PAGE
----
In theory, the more money corporations make, the more they pay in taxes and the more they support the population as a whole. But, our tax laws are broken and riddled with loopholes that causes this to not always be true. Closing loopholes might be something we could get changed. There are political candidates who offer to make this change. It it’s important to you, find them and vote for them.

The alternative to corporate greed is government run business, aka Communism. The problem with communism is also the human greed factor. Though less definable in cash value, the power held by those in management in a Communisitic society grants material weath, and obviously, power. When Power is the primary currency, those with less power are the fuel and tend to suffer much worse than the unemployed in our country.

Banks and finanial reform: Again, it’s all about money. This one we can also do something about. If banks break the laws they should be punished. Punishing a bank, however, must be done carefully, lest the downfall crash and cause massive collateral damage.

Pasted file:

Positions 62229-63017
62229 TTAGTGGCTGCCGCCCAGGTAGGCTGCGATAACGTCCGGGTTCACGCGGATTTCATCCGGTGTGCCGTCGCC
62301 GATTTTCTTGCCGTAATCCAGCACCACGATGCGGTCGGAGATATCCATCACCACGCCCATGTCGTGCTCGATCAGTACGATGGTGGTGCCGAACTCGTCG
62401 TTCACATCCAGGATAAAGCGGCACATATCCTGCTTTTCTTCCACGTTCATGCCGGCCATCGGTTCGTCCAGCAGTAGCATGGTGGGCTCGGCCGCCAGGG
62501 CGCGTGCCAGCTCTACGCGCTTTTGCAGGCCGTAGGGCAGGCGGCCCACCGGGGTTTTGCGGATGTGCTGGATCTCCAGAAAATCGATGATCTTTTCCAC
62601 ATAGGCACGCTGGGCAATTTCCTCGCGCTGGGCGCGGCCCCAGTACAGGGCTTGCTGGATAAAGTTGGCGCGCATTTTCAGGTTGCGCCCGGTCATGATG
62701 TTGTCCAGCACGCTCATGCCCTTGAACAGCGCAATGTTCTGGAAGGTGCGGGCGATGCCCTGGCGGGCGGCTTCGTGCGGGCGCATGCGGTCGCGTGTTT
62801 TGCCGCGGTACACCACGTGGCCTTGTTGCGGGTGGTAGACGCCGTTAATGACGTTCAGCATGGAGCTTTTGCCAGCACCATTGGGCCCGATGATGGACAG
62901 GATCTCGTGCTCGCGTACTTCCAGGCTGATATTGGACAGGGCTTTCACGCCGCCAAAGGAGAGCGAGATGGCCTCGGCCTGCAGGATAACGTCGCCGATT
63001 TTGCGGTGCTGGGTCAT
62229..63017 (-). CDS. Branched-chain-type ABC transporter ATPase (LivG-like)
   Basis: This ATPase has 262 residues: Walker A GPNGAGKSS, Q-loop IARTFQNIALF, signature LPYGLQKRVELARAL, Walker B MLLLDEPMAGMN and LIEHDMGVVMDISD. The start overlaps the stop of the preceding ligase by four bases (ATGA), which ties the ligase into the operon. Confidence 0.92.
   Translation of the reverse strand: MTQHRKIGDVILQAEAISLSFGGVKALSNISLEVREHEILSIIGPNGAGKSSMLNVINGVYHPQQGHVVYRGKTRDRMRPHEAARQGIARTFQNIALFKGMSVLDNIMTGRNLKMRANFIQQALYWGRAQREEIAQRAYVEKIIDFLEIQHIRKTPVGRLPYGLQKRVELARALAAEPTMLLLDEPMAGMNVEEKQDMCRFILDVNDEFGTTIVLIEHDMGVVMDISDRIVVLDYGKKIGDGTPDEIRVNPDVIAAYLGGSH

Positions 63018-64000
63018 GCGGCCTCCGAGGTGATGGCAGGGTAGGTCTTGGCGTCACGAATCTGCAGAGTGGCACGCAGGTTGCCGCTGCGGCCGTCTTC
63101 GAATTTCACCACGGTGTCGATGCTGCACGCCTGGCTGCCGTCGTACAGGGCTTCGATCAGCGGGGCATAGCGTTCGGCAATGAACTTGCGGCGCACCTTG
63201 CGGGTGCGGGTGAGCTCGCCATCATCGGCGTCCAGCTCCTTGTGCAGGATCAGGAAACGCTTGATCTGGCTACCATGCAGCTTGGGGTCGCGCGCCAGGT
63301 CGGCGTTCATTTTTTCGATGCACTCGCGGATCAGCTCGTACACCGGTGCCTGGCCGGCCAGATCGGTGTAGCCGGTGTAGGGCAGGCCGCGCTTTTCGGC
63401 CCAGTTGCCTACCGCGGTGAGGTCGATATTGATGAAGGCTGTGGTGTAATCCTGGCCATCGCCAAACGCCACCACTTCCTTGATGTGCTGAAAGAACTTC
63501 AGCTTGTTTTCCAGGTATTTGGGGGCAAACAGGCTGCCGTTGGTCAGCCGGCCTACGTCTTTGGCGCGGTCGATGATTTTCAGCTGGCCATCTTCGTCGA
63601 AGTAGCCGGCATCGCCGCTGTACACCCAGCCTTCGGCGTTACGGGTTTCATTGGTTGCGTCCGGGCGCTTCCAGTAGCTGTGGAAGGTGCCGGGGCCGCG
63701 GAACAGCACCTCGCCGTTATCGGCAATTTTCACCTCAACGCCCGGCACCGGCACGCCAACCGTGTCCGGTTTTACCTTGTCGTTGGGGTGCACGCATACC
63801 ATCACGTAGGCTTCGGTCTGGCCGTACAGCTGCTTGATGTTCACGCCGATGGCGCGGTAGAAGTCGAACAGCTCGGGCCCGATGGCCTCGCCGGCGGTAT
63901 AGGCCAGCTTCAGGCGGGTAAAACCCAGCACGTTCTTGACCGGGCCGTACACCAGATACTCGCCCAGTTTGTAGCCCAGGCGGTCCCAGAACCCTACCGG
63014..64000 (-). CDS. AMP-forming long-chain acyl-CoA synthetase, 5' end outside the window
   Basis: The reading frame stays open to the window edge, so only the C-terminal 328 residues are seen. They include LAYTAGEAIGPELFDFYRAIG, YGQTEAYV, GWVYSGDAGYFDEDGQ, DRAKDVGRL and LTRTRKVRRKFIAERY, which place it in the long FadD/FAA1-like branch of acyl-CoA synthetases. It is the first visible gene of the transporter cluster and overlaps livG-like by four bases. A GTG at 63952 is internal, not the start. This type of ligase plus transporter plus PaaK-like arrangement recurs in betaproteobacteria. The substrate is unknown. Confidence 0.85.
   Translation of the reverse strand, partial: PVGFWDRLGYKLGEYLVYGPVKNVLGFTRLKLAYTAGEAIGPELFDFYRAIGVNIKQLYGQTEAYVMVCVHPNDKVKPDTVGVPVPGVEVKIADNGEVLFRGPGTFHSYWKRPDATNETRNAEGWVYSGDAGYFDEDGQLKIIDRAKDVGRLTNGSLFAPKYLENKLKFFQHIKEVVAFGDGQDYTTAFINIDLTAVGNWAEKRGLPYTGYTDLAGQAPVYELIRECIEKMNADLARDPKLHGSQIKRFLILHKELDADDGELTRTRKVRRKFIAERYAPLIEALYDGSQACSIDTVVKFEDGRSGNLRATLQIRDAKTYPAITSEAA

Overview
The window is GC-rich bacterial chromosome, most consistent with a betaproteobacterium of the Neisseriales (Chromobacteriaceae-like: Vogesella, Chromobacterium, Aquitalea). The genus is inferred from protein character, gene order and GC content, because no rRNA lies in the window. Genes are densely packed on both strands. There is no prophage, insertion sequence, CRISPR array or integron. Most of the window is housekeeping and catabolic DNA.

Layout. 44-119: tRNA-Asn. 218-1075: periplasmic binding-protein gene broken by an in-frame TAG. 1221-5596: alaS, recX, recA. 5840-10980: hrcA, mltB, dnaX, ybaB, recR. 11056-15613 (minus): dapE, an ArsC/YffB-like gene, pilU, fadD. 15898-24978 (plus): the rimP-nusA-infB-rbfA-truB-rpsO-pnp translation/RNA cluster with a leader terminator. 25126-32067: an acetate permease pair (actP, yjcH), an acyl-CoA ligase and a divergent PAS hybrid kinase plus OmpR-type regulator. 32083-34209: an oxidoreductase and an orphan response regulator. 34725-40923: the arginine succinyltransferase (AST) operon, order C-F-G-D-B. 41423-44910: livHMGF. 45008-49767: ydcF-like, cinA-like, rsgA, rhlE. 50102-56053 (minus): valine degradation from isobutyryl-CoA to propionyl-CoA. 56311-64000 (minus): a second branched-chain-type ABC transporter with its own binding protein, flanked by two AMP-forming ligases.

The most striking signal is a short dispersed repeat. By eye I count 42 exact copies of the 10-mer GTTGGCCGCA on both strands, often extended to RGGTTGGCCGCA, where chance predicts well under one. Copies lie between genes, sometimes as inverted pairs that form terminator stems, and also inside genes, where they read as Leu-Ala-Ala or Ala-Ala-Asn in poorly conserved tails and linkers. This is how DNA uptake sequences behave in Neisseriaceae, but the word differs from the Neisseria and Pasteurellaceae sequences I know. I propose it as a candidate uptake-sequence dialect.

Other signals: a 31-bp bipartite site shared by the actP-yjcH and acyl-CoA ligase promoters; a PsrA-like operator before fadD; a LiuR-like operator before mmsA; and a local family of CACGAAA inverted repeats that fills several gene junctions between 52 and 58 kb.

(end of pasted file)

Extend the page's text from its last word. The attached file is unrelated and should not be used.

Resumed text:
Which brings us to what is the solution?

It should be obvious that we cannot outlaw corporate greed.

We already outlaw financial companies overextending their power or finances. We could probably stand to enforce this a little better.

Higher taxes on the rich? Actaully this is a solution, but in acknowledgeing that all political candidates rely on the rich to pay for their campaigns, we’re not likely to see this pass through congress any time soon. It is understandable to believe that people who earned more money should be allowed to have more money. Any reform in the tax structure should make sure that people who make more money still have more money after paying taxes than the people who make less money have after paying their taxes. Again, if we want to change the way things work, we must do so through legal channels such as Referendum. Protests only have value if they can point to what they support and how that will actually generate the required change. Organize a Referendum that may be able to pass into law or as an Amendment, then organize to support said change.